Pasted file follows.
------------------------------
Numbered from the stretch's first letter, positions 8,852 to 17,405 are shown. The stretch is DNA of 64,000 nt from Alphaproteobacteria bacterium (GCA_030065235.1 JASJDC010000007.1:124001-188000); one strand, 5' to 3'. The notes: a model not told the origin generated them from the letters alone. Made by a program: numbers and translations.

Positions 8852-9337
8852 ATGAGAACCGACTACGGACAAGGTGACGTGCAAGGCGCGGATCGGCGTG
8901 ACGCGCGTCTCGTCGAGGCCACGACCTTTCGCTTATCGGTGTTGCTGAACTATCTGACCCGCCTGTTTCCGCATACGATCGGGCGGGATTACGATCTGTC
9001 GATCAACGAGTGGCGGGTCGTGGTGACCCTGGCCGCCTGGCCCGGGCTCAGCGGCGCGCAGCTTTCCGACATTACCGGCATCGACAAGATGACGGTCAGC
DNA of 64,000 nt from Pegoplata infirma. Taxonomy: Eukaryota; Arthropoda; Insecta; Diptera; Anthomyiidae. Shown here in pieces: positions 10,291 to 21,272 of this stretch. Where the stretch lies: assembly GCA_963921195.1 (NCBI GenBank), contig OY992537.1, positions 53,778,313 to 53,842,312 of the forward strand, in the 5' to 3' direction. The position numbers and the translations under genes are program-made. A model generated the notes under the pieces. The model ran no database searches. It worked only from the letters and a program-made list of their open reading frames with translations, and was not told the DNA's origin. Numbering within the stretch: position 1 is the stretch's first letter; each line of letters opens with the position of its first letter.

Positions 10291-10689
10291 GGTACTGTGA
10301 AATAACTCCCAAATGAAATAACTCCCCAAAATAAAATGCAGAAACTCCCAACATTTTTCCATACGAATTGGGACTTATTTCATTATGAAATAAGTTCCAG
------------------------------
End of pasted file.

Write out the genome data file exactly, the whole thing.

Numbered from the stretch's first letter, positions 8,852 to 17,405 are shown. The stretch is DNA of 64,000 nt from Alphaproteobacteria bacterium (GCA_030065235.1 JASJDC010000007.1:124001-188000); one strand, 5' to 3'. The notes: a model not told the origin generated them from the letters alone. Made by a program: numbers and translations.

Positions 8852-9337
8852 ATGAGAACCGACTACGGACAAGGTGACGTGCAAGGCGCGGATCGGCGTG
8901 ACGCGCGTCTCGTCGAGGCCACGACCTTTCGCTTATCGGTGTTGCTGAACTATCTGACCCGCCTGTTTCCGCATACGATCGGGCGGGATTACGATCTGTC
9001 GATCAACGAGTGGCGGGTCGTGGTGACCCTGGCCGCCTGGCCCGGGCTCAGCGGCGCGCAGCTTTCCGACATTACCGGCATCGACAAGATGACGGTCAGC
DNA of 64,000 nt from Pegoplata infirma. Taxonomy: Eukaryota; Arthropoda; Insecta; Diptera; Anthomyiidae. Shown here in pieces: positions 10,291 to 21,272 of this stretch. Where the stretch lies: assembly GCA_963921195.1 (NCBI GenBank), contig OY992537.1, positions 53,778,313 to 53,842,312 of the forward strand, in the 5' to 3' direction. The position numbers and the translations under genes are program-made. A model generated the notes under the pieces. The model ran no database searches. It worked only from the letters and a program-made list of their open reading frames with translations, and was not told the DNA's origin. Numbering within the stretch: position 1 is the stretch's first letter; each line of letters opens with the position of its first letter.

Positions 10291-10689
10291 GGTACTGTGA
10301 AATAACTCCCAAATGAAATAACTCCCCAAAATAAAATGCAGAAACTCCCAACATTTTTCCATACGAATTGGGACTTATTTCATTATGAAATAAGTTCCAG